We live in fast-paced times: one technology replaces another before we have time to fully understand it and integrate it into our habits. Innovations last on the shelves in the blink of an eye, because they are run over by novelties. Fads barely last, they are more ephemeral than ever.
Business cycles are shortening, the need for immediate results is pressing, and some digital marketing and performance disciplines promise us the false security that everything we invest will multiply in a kind of modern miracle of the loaves and fishes.
But even if the world seems going faster, we need to resist and reclaim the need for brands to act in the long term. Convince them to commit to long-term platforms that leave a lasting impression, that build a code and that generate authentic and lasting connections with consumers.
How can you create content related to the slow living trend? The content often revolves around tasks and hobbies such as gardening, upcycling furniture, and making a proper cup of coffee. And what does this means for brands? At the most basic level, brands associated with related hobbies, such as gardening and cooking, can tap into the slow living trend by adjusting their creative plans to connect with consumers who crave this content. Alternatively, advertising against slow living content can work across product categories.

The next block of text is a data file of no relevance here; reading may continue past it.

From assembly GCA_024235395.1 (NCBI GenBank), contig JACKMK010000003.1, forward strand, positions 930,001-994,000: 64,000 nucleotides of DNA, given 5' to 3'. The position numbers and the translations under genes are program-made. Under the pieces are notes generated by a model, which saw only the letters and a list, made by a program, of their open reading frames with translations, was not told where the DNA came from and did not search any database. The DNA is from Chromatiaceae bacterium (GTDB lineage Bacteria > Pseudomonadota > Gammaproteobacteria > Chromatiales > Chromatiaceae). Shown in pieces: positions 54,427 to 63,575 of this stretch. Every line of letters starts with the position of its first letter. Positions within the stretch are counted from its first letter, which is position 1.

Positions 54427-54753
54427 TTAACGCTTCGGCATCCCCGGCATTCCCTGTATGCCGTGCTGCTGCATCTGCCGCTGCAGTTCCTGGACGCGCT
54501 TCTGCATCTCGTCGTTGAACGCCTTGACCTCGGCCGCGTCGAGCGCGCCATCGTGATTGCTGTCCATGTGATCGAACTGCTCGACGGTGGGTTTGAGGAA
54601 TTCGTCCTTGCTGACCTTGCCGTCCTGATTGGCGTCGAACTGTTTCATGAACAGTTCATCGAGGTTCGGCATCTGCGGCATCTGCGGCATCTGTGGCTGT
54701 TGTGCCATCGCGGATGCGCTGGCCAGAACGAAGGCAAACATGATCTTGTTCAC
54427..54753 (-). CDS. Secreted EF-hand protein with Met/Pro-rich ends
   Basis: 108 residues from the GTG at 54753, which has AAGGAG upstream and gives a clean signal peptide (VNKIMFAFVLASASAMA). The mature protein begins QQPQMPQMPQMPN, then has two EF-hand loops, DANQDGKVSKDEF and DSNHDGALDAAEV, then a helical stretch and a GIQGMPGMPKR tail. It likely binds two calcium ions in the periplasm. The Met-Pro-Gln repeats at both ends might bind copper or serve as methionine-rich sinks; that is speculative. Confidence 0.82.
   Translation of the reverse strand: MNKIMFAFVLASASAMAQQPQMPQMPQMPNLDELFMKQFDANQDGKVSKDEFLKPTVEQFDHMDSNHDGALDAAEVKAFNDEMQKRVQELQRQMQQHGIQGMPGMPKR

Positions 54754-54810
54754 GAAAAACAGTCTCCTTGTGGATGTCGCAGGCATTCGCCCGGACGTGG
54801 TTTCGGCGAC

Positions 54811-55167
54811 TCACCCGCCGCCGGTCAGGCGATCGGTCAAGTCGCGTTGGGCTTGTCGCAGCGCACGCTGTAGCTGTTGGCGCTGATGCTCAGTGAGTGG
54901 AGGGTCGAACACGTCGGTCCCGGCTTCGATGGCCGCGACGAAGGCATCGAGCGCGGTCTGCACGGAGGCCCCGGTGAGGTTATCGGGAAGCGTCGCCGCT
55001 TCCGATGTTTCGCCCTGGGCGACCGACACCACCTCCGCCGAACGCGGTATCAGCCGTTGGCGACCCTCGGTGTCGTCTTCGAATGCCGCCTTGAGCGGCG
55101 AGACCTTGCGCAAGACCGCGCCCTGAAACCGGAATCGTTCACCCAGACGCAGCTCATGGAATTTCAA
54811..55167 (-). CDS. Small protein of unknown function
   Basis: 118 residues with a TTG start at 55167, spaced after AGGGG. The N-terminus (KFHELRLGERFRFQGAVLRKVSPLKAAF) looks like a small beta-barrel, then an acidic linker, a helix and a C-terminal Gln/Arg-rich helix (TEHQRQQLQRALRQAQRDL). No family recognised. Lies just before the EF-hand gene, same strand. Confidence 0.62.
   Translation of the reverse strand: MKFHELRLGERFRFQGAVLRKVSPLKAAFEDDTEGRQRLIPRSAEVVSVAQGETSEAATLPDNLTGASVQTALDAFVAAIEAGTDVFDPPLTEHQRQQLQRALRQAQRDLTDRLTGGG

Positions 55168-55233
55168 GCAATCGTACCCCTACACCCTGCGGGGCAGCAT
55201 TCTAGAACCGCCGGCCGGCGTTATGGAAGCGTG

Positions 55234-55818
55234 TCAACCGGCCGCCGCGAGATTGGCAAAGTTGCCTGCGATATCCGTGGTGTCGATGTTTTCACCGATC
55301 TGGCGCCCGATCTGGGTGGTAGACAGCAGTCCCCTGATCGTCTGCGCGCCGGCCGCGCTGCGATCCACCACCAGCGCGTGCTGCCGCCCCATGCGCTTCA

But the biggest lesson for brands comes from acknowledging and understanding that there’s been a shift in behaviour, and this reflects new consumer desires and needs. This slow living trend provides insight into the state of mind of consumers right now. This can help us understand how receptive their key audiences are to new messaging and be more strategic in reaching their goals. Brands can use these insights to recalibrate their media and creative plans accordingly.
Will the slow living trend continue over the next years? I do believe, and hope, is going to stay for awhile.